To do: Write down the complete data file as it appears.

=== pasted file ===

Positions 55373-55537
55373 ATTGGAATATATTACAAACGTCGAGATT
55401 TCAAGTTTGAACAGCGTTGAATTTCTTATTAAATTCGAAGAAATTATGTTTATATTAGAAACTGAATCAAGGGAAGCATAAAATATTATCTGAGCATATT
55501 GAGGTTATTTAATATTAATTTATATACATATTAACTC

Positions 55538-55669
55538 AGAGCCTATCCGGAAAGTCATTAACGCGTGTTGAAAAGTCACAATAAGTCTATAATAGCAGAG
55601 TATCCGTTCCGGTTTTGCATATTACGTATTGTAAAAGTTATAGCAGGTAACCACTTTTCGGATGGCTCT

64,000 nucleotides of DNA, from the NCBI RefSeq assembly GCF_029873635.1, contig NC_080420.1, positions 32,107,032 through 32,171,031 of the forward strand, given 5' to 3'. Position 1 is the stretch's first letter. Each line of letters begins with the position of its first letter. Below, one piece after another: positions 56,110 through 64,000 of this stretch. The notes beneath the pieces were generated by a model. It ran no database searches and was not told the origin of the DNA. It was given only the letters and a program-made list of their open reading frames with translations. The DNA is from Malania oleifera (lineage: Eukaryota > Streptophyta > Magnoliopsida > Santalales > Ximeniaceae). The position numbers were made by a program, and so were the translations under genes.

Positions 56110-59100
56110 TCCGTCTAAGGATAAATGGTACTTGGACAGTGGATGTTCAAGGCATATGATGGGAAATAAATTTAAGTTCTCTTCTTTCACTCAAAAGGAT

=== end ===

Positions 55373-55537
55373 ATTGGAATATATTACAAACGTCGAGATT
55401 TCAAGTTTGAACAGCGTTGAATTTCTTATTAAATTCGAAGAAATTATGTTTATATTAGAAACTGAATCAAGGGAAGCATAAAATATTATCTGAGCATATT
55501 GAGGTTATTTAATATTAATTTATATACATATTAACTC

Positions 55538-55669
55538 AGAGCCTATCCGGAAAGTCATTAACGCGTGTTGAAAAGTCACAATAAGTCTATAATAGCAGAG
55601 TATCCGTTCCGGTTTTGCATATTACGTATTGTAAAAGTTATAGCAGGTAACCACTTTTCGGATGGCTCT

64,000 nucleotides of DNA, from the NCBI RefSeq assembly GCF_029873635.1, contig NC_080420.1, positions 32,107,032 through 32,171,031 of the forward strand, given 5' to 3'. Position 1 is the stretch's first letter. Each line of letters begins with the position of its first letter. Below, one piece after another: positions 56,110 through 64,000 of this stretch. The notes beneath the pieces were generated by a model. It ran no database searches and was not told the origin of the DNA. It was given only the letters and a program-made list of their open reading frames with translations. The DNA is from Malania oleifera (lineage: Eukaryota > Streptophyta > Magnoliopsida > Santalales > Ximeniaceae). The position numbers were made by a program, and so were the translations under genes.

Positions 56110-59100
56110 TCCGTCTAAGGATAAATGGTACTTGGACAGTGGATGTTCAAGGCATATGATGGGAAATAAATTTAAGTTCTCTTCTTTCACTCAAAAGGAT